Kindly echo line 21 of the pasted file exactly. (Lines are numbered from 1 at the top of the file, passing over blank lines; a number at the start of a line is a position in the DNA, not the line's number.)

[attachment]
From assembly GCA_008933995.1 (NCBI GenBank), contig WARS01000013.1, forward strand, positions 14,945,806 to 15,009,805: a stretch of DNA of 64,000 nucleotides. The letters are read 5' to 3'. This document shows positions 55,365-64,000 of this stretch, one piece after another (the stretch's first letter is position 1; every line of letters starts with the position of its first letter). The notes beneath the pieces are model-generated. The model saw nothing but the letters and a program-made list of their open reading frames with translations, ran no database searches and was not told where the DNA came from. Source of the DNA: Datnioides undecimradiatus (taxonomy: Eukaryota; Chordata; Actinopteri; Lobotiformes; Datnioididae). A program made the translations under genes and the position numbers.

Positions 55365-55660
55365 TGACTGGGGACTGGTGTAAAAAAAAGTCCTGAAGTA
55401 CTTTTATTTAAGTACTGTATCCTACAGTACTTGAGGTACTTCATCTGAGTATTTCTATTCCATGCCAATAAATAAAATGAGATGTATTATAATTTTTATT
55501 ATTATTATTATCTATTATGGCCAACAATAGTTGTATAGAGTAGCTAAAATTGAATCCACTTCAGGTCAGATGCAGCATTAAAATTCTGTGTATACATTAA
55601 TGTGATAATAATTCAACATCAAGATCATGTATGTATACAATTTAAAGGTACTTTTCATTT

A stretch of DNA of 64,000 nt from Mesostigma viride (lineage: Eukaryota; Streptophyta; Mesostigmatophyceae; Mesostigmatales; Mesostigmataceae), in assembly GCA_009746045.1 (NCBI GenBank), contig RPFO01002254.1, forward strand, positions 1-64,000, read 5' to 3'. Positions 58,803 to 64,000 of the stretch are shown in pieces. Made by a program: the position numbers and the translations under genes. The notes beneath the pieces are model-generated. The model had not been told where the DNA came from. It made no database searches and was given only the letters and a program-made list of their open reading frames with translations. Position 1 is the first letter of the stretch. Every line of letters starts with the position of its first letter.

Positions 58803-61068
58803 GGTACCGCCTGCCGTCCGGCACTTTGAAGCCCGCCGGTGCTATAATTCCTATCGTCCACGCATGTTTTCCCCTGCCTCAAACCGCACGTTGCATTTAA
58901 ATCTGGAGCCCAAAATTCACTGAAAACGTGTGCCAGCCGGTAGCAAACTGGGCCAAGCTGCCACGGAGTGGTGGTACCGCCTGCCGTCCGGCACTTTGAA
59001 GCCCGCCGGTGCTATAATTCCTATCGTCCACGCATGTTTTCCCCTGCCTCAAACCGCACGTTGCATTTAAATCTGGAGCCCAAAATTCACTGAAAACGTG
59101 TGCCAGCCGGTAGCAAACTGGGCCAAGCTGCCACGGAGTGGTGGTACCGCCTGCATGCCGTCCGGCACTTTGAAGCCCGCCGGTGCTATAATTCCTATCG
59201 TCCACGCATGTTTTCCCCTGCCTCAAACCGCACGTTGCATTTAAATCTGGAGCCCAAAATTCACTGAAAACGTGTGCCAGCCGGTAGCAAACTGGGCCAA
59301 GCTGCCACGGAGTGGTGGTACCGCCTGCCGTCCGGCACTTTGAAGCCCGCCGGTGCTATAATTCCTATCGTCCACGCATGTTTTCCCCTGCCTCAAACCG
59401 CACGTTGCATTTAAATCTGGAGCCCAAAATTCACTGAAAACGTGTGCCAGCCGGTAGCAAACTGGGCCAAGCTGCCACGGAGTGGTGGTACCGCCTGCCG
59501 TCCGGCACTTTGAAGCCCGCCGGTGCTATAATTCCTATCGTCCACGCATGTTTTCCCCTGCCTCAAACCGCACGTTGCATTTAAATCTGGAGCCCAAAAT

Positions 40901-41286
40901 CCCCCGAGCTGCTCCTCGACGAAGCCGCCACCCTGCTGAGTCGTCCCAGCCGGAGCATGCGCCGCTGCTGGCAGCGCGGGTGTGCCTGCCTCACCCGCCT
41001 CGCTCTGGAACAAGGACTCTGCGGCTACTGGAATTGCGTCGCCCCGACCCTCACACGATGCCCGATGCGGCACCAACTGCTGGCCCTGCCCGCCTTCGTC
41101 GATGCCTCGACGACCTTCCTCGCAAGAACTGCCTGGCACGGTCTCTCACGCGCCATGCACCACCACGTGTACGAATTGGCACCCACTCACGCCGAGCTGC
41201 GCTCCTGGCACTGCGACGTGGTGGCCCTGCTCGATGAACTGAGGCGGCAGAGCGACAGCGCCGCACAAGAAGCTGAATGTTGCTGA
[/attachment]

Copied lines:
41201 GCTCCTGGCACTGCGACGTGGTGGCCCTGCTCGATGAACTGAGGCGGCAGAGCGACAGCGCCGCACAAGAAGCTGAATGTTGCTGA